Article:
While the focus of the world has been on Covid for the past 18 months, another epidemic has been silently surging in its wake.
According to the CDC, deaths from drug overdoses have soared to over 95,000 over the past year. This is an increase of over 30% from 2019. It’s the equivalent of 260 people dying PER DAY.
Thousands of these overdose victims are teenagers and young adults. In the majority of cases, fentanyl-laced drugs are to blame.
Dr. Nora Volkow, head of the National Institute of Drug Abuse, says:
“It’s rare to find people who only overdose on cocaine or who only overdose on methamphetamines. Fentanyl is being used to lace the illicit drug market because it’s very profitable.”
It’s also extremely toxic.
According to the DEA, even tiny doses of fentanyl, as little as the size of two grains of salt, are fatal for most people.
It is hundreds of times more potent than heroin and 50-100X stronger than morphine.
Drug dealers are purposefully cutting fentanyl into other drugs such as heroin, morphine, codeine, cocaine, Xanax, and marijuana because it’s cheaper. It can be cut into powder, liquid, or pill form. You can’t see it, smell it, or taste it.
It is invisible. And deadly.
The DEA issued a warning earlier this year saying that 26% of pills sold as Xanax, OxyContin, Adderall, etc. by dealers are fake and contain a lethal dose of fentanyl.
These pills, which look like prescription medication, are being marketed to kids and teenagers online and through popular social media apps such as Instagram, Snapchat, and TikTok.
WhatsApp, Tinder, Twitter, Whisper, Grindr, and Facebook are also commonly used.
No more having to go to dodgy street corners to buy drugs. Now, with the mere click of a button, our kids are able to find drugs, connect with a dealer, order drugs, and have them delivered, all via their favorite apps.
And kids are dying.
Yesterday, The New York Post confirmed that 16-year-old actor, Logan Williams, known for his role in “The Flash” died of a fentanyl overdose in April 2020.
According to the recently-released coroner’s report, Williams died from an “unintentional illicit drug toxicity (fentanyl).” His death was classified as “accidental.”
The report stated:
“Toxicological analysis detected fentanyl in a range where lethal outcomes have been reported. Even small amounts of fentanyl have been shown to be potentially toxic.”
Additionally, OWN tv host, relationship therapist, and best-selling author, Dr. Laura Berman, also lost her son earlier this year to a drug overdose.
A drug dealer connected with Samuel through the popular social media app Snapchat and sold him a fatal cocktail of fentanyl-laced Xanax.
Berman shared her story to warn parents to watch their kids. And to get them off of Snapchat.
IF YOU HAVE TEENS, PLEASE READ THIS AND GET THEM OFF SNAPCHAT ASAP! THIS IS A TREND NOW AND OVERDOSES AMONGST TEENS IS ON THE RISE.
The DEA says it’s working with social media companies and on the DarkWeb to help catch those using these methods to sell drugs.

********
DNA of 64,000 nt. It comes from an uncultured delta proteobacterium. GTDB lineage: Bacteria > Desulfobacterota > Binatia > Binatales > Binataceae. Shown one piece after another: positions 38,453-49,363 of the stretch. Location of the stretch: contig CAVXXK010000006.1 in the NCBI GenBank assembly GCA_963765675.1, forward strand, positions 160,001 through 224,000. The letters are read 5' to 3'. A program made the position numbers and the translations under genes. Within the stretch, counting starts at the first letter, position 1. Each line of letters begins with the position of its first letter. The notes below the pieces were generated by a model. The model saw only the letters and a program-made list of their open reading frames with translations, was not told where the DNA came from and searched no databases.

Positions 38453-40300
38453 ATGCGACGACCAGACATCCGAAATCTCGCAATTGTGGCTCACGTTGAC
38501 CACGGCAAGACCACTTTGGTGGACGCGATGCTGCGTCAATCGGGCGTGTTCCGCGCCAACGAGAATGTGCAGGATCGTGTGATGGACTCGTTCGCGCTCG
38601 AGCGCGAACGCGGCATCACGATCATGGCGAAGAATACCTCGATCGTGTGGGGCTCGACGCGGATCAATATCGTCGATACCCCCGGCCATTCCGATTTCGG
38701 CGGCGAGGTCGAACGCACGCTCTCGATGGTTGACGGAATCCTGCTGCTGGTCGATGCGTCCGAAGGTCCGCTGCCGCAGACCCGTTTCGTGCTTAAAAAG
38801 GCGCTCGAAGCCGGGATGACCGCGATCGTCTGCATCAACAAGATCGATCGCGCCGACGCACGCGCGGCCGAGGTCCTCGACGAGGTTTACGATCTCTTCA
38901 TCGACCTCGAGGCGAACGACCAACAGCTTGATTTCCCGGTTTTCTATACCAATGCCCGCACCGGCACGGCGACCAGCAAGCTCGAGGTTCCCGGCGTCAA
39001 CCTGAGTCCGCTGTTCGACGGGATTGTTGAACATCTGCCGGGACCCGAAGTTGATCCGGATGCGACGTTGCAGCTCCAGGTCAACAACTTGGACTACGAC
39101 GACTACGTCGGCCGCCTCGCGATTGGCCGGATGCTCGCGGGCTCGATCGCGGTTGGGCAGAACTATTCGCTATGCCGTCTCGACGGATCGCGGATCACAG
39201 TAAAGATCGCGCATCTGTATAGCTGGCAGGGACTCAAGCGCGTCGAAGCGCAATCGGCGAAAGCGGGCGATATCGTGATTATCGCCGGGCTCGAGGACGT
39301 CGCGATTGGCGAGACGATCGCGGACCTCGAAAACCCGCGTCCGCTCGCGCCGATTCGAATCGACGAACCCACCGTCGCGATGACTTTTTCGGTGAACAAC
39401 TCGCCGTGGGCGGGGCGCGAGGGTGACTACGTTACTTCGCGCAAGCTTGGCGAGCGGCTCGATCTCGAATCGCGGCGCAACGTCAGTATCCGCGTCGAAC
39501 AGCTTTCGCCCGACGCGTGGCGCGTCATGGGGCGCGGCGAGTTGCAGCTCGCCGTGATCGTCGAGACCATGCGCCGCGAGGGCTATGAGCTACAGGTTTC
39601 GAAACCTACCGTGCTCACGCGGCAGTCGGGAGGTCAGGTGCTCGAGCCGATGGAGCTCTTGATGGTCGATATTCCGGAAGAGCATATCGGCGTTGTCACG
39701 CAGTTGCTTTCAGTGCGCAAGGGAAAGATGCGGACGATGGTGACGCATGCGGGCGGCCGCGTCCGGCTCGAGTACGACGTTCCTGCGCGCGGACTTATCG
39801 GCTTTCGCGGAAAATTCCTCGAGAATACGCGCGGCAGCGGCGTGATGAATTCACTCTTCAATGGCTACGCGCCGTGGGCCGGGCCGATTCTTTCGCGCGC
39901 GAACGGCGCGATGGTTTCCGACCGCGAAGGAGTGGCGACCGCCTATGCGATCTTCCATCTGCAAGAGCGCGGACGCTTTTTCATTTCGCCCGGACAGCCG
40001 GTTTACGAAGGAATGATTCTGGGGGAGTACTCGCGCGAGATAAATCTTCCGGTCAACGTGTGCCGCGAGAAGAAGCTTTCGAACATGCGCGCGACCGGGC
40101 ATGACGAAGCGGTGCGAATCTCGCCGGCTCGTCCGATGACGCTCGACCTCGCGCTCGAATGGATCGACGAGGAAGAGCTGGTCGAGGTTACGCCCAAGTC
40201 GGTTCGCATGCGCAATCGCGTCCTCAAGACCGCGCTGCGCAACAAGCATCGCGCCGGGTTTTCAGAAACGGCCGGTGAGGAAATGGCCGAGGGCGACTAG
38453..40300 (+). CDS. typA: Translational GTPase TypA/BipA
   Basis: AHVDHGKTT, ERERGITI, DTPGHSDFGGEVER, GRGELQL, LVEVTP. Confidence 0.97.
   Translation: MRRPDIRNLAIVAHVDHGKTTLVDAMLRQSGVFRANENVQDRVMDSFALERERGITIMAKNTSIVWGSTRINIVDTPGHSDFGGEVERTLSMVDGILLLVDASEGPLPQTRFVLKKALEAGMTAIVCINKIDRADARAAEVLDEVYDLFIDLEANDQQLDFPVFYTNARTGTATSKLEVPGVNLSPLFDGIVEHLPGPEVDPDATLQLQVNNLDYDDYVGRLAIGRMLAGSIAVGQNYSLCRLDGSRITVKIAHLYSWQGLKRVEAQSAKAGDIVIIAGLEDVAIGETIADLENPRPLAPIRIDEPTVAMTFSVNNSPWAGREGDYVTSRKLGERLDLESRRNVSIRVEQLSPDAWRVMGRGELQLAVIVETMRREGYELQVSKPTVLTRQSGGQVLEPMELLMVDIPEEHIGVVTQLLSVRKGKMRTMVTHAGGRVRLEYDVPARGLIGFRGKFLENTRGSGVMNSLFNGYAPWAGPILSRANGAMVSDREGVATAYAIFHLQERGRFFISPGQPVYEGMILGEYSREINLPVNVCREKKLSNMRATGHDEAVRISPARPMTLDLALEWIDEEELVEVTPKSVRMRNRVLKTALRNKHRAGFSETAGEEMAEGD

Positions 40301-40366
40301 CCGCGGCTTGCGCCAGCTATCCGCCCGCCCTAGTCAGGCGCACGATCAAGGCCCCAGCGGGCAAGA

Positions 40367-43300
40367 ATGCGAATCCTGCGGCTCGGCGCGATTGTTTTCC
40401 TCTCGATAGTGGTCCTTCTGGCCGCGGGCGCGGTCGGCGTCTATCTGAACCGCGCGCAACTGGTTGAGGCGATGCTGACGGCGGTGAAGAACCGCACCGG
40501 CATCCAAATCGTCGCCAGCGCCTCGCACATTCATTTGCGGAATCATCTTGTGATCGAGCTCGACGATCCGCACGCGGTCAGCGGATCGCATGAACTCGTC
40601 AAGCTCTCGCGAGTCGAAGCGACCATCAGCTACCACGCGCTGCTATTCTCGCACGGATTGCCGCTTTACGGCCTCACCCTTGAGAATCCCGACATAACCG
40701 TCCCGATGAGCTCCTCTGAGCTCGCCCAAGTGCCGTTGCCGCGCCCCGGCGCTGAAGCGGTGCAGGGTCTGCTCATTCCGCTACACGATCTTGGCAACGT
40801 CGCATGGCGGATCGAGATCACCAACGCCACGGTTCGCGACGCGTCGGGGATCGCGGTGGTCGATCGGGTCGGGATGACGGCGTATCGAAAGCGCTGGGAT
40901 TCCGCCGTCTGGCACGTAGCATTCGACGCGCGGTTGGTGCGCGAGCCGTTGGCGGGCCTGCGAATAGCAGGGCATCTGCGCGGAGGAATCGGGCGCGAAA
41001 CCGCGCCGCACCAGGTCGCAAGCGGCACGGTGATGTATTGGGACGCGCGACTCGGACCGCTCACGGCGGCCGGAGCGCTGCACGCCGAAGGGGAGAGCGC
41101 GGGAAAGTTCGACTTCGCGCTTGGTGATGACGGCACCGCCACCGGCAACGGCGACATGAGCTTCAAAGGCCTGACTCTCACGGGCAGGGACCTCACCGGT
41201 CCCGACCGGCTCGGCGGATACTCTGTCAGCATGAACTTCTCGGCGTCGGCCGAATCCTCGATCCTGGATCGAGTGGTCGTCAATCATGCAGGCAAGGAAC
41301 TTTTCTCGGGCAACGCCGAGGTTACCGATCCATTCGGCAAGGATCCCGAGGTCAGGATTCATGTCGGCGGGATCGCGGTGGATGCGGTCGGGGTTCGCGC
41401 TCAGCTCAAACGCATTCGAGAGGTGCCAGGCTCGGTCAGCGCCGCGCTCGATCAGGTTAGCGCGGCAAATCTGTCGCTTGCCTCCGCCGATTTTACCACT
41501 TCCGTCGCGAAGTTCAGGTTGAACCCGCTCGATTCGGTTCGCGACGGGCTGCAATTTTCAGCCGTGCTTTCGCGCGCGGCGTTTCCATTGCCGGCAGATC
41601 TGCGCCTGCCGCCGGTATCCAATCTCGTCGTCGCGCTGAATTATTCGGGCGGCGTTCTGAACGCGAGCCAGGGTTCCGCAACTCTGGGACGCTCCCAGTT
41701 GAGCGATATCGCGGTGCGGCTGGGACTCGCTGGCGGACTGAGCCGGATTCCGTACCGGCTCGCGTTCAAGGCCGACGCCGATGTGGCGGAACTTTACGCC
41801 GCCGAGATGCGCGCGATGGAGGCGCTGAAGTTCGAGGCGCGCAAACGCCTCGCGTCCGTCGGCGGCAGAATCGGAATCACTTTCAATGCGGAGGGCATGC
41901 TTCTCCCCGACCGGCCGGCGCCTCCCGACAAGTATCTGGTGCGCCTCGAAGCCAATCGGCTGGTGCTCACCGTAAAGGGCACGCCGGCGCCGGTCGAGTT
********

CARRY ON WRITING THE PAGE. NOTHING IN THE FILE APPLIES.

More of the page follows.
So as parents, what can we do about this?
Recently the Today Show published an article entitled, “How To Have An Honest Conversation With Your Kids About Dangers of Fentanyl.”
They gave the following 3 tips from experts:
- It’s important to have a dialogue with kids. Talk to your children about the consequences fentanyl pills can have.
- Become aware of and versed in the language kids use when interacting on social media. Emoji and codes are often used for drugs.
- Promote drug education programs in school, similar to sex education.
We’ve come up with some additional tips:
- Start the conversations around drugs young. Some experts recommend starting as young as 7-years-old.
- Use news stories/tv shows/movies about drugs to start a conversation and ask them what they think about what is going on.
- Ask them what they know about fentanyl and encourage an open dialogue.
- Talk with them about appropriate use and care of prescribed medications such as pain killers.
- Don’t just have a “one and done” conversation. Keep the lines of communication open.
- Let your kids know that they can talk to you about anything and provide them with the safe space to do so.
- Teach them how to handle themselves and respond if they are approached about drugs.
- Teach your kids how to make informed decisions.
- Be vigilant about your child’s use of social media apps. Check their devices regularly. Monitor their content, activities, and messages. Warn them against interacting with strangers.
The reality is that our children will be exposed to drugs at one time or another.
The National Center for Drug Abuse Statistics states that drug use among 8th graders increased 61% between 2016 and 2020. At least 1 in 8 teenagers has abused an illicit substance in the past year.
Predators are out there. The danger is real. And it’s closer than you realize. It is up to us, as parents, to do what we can to keep our children safe. And being informed is a great first step.